Good food, good community
First year vendor and Cultura CDA owner Steven Sanchez pours up a cup of Jamaica Agua Fresca at the Kootenai County Farmers' Market Wednesday afternoon. (MADISON HARDY/Press)
Adjusting one of the 50 crops she tends to, Ellen Scriven from Killarney Farm sets up the first Wednesday market booth of her 25th season. (MADISON HARDY/Press)
Finn Livingston, right, and his friend Harry show off their dance moves at the Wednesday farmers' market as community members walk by. (MADISON HARDY/Press)
Kendra, right, and Adam Boots, grin ear-to-ear while wrapping up a bouquet of their Winifred Farms heirloom flowers at the farmers' market Wednesday afternoon. (MADISON HARDY/Press)
Staff Writer | May 13, 2021 1:08 AM
Downtown Coeur d'Alene was filled with music, vendors, and people Wednesday night at the Kootenai County Farmers' Market Association's first midweek market.
What was playing? A cover of Chris Stapleton's "Tennessee Whiskey." The crowd? Finn Livingston and his friend, Harry, dancing the afternoon away.
April, Finn's mother, was happily standing by, smiling at her young son and enjoying the festivities. They live close by, so the Wednesday market is the family's go-to. While she loves the music as much as Finn, her favorite item was something different.
"The falafel," April said with absolute surety. "From Hazy Petals."
In line, waiting for the April Livingston-endorsed falafels, were Lilian Smith, Alexi Wilson, and McKenzie Mattis. They had heard the buzz that Hazy Petals had "the goods" and were ready to give it a shot themselves.
For Smith, it's the lemonade that draws her in. In her opinion, it is almost addictive. The girls, full of laughter, agreed that they were happy to be out with the town.
"Just walking around the community and stuff like that. It's a central place that you see a lot of people you wouldn't normally see," Smith said. "I like how many people are here."
Vendors shared the enthusiasm, including first-year participant "Cultura CDA" and owner Steven Sanchez. A San Diego native, Sanchez, and his wife brought the flavor of their culture to Kootenai County through a spin on the traditional Mexican Agua Fresca.
"It's just a Mexican-style fresh fruit juice rimmed with Chamoy," Sanchez said. "Which is a plum sauce and sprinkle with a heat, Tajin."
From watermelon to piña, horchata, and an enticing hibiscus flavor called Jamaica, Cultura CDA had the juice. If he had to describe it, Sanchez said fruit juice — with a kick.
The Kootenai County Farmers' Market Association hosts two weekly markets on Wednesday and Saturday. Heading into their second year, Kendra and Adam Boots, the owners and growers of Winifred Farms, were confident that Wednesday markets are supreme.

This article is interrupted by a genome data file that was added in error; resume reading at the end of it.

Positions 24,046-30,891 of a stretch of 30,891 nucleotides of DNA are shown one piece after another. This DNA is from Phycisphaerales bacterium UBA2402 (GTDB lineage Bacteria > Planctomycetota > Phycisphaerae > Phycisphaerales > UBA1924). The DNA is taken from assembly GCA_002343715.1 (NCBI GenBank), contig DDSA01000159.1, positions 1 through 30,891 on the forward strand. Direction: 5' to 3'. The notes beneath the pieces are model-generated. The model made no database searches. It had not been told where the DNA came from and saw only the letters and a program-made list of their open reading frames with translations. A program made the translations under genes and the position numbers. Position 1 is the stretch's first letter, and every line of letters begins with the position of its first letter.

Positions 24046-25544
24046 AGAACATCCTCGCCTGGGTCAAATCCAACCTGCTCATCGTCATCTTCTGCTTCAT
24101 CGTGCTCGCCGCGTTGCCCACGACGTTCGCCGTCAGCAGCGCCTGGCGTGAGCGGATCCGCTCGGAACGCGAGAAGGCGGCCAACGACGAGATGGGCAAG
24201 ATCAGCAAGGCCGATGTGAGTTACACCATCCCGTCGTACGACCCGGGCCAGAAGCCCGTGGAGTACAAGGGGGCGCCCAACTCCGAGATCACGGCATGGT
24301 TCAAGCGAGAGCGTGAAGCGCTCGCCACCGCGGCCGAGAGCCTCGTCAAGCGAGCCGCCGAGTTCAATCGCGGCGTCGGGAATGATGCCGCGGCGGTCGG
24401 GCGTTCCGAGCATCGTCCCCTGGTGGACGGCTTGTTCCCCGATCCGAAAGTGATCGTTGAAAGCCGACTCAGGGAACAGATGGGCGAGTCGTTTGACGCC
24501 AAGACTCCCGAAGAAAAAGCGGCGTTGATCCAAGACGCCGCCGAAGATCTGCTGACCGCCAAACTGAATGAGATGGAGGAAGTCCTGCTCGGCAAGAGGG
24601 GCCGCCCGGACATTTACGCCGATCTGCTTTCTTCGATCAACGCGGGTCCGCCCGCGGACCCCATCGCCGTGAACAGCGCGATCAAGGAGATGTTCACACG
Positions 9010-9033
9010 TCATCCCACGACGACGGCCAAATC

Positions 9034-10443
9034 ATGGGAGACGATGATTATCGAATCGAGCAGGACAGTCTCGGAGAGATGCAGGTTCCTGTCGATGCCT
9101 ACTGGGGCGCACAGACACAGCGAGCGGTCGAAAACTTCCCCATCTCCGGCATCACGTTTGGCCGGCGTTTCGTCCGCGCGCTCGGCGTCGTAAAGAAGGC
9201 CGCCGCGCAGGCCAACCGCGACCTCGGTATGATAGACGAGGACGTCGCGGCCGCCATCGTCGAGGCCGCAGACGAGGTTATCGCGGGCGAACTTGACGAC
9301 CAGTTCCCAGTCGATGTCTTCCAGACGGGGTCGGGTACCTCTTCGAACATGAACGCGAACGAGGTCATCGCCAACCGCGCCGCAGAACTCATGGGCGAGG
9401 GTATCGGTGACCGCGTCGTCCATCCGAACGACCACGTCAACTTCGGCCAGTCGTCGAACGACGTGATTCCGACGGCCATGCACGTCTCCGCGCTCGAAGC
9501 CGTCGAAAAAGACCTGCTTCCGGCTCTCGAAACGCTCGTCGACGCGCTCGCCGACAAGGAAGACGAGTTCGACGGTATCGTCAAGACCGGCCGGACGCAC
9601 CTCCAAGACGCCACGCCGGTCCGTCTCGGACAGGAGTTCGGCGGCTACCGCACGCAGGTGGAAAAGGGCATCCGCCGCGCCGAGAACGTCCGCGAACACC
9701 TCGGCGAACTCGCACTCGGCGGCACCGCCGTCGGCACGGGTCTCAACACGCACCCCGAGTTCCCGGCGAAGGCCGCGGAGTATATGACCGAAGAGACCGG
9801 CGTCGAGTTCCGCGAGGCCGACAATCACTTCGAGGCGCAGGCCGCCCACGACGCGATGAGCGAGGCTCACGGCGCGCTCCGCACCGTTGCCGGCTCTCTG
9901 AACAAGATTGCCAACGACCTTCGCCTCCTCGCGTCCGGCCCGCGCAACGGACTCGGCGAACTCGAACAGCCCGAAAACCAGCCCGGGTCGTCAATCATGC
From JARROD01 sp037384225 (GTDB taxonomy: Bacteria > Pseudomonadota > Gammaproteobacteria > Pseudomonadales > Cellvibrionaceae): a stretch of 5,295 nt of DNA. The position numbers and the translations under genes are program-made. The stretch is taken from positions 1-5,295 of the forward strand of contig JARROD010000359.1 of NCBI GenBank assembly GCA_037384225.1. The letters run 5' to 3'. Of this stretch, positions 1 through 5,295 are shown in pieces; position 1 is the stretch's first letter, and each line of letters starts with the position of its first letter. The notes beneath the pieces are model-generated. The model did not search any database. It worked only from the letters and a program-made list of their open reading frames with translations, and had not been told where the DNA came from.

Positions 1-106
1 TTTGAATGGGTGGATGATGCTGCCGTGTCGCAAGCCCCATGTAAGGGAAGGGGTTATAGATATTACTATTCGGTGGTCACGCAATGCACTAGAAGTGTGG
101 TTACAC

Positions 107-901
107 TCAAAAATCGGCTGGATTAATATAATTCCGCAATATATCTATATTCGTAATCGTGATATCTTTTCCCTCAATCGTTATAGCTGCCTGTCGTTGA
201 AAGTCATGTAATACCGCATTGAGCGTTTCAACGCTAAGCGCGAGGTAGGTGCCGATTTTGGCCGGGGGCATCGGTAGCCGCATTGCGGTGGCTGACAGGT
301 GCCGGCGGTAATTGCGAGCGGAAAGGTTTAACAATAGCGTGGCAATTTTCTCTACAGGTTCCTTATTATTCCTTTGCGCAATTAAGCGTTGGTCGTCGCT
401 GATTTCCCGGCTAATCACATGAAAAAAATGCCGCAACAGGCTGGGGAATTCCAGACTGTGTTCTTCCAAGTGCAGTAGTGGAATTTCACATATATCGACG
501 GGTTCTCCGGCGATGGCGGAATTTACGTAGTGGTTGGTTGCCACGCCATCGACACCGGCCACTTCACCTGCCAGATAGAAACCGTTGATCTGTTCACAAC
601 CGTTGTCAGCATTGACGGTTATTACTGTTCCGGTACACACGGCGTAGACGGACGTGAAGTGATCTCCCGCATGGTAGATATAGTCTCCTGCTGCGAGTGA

"I feel like Saturday people have a little more of an agenda," Adam said. "Whereas Wednesdays people are just walking downtown, they see a market is going on and decide to see what is here. There is more ebb and flow. It's more social."
Kendra agreed. It's all about the people.
"It's a really good market with really good people," she grinned. "I really like the people we work with too. The vendors around us want to help each other. We learn from each other, which is fun."
Their rainbow of heirloom blooms don't come easy, Adam joked, as the temperamental buds have to battle the hot days and cold nights of North Idaho weather. From crafting a "hoop house" and "Caterpillar tunnels" for growth, Kendra pointed out that growing flowers is simply like farming any other vegetable or crop.
"It's been a good season, but we're still learning," Adam said. "There is always a learning curve, but the best part is we're getting better."
Ellen Scriven from Killarney Farm has had a long time to learn the tricks of the trade. A seasoned veteran of the Kootenai County Farmers' Market, Scriven has set up a booth every season since 1996. She simply loves to grow her goods and have people enjoy them, Scriven said, which is evident through the 50 different crops she tends.
"Flowers, fruits, berries, apples, pears, plums, lettuce, lots of greens, squash, potatoes," Scriven listed. "I just love giving people good food, nutritious food, the labors of my love, and the love of everybody working on the farm."
The most challenging part of last year, Scriven said, was seeing vendors, her friends, drop out of the market. Having participated in the event for 25 years, she has seen the market, the vendors, and families change.
"Some of these people I've seen grow up. Parents who have kids, then many years go by, and those kids bring their kids," Scriven said. "People we associate with, people who love to see our stand didn't come back. But, we also see a lot of new things, new faces."
Though the season had only just begun, Scriven was confident that the 2021 market would be strong with help from the love of the community.